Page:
In my experience, resolve and determination paired with tenacity and the ability to never give up are keys to success in life, especially if you have chosen a life in real estate.  My mini mental vacation took place in between the highly exciting legal descriptions chapter and the always informational taxing real estate investment chapter.

I imagined my modern and minimalist industrial office space that overlooked the bustling city. I envisioned the line of agents lining up at my door step to be a part of the hip and exciting brokerage that I created. You get the idea. The silliness of this is not lost on me, but it works.

As a result, I found myself researching domain names for my future company. I came up with a few that have real potential and of course I am keeping those under my hat for now. In researching my options I came across many “helpful” sites. One of which was more like a message board than an informational site. What I found here stopped me cold in my tracks and is the motivation behind writing this blog post.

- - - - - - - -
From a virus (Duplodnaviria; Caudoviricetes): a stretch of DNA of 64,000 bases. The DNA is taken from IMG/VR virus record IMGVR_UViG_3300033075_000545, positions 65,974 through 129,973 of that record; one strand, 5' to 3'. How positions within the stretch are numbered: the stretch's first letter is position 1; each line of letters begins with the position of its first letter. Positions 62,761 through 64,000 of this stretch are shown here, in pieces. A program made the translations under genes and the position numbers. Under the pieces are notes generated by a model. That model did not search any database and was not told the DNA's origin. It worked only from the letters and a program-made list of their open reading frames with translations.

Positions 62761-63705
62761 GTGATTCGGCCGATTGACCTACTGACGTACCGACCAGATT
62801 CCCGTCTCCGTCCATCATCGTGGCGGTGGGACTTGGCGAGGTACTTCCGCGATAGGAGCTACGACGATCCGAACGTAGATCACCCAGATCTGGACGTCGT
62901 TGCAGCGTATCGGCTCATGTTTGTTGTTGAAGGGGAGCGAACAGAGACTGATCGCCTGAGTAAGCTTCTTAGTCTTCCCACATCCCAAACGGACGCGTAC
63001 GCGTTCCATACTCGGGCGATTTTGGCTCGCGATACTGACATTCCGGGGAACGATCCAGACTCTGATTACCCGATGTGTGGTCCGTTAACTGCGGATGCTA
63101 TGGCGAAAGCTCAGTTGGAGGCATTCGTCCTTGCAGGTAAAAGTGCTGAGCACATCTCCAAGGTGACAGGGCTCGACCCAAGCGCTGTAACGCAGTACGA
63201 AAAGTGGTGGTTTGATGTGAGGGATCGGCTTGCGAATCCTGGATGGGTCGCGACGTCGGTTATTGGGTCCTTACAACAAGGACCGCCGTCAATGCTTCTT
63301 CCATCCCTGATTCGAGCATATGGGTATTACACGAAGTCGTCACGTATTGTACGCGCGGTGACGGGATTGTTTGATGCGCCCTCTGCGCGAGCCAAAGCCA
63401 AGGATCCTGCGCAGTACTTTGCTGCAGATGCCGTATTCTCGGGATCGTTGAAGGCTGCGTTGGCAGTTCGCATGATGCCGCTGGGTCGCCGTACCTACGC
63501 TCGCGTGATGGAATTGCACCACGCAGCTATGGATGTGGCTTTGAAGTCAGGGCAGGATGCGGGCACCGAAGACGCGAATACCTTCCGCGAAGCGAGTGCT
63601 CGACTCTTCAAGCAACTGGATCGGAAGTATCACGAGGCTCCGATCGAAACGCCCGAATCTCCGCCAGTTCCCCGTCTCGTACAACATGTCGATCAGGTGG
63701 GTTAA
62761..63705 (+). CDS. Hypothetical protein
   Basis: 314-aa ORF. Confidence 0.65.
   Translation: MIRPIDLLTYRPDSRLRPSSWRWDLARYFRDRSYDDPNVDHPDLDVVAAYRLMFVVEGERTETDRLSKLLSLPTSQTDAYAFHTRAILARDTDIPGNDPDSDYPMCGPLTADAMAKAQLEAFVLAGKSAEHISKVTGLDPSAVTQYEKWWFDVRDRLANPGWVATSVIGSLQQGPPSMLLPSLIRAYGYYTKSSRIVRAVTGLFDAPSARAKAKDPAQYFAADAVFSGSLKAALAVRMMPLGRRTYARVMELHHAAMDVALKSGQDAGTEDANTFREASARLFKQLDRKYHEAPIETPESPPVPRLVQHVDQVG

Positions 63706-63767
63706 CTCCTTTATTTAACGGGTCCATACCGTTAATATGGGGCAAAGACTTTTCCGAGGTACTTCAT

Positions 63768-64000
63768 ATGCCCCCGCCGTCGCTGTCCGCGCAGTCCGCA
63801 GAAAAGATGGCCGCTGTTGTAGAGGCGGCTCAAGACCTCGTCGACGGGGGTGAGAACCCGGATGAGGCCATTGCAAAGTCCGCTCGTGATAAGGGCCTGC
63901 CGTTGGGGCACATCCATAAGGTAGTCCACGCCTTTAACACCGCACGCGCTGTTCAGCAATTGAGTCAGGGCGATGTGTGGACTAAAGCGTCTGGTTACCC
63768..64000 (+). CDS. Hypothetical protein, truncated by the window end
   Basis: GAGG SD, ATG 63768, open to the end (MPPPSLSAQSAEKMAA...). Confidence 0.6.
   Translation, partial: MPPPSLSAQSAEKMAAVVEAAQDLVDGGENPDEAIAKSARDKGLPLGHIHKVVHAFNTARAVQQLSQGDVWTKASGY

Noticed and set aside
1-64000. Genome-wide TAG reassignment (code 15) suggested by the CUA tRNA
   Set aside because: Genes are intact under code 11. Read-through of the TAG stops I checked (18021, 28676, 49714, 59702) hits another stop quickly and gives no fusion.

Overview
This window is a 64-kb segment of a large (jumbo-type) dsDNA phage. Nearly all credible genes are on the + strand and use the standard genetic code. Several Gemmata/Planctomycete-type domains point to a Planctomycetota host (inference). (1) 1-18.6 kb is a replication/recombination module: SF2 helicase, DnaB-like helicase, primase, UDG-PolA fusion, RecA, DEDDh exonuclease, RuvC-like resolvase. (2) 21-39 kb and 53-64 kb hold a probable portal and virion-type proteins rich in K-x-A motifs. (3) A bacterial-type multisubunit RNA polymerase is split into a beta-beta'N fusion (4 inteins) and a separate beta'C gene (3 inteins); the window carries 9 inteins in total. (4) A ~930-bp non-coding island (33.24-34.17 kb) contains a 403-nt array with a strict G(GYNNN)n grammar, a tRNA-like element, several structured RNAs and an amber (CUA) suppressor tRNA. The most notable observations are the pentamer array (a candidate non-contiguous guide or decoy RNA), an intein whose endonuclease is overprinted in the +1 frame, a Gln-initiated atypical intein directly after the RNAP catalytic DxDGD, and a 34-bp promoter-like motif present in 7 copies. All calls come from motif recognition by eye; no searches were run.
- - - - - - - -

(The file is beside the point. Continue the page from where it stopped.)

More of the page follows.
Right before my eyes was an entire board filled with real estate professionals who were asking others to help them come up with a name for their real estate business. Yes. You read that correctly. Do people really do this? According to some, namely my wife, I am a bit of a control freak.

The notion that there are some who seek out counsel from strangers online about naming a business is shocking to me. This concept would never even float across my consciousness. In fact, this would be found underneath the four millionth thing on my list of things to do in life.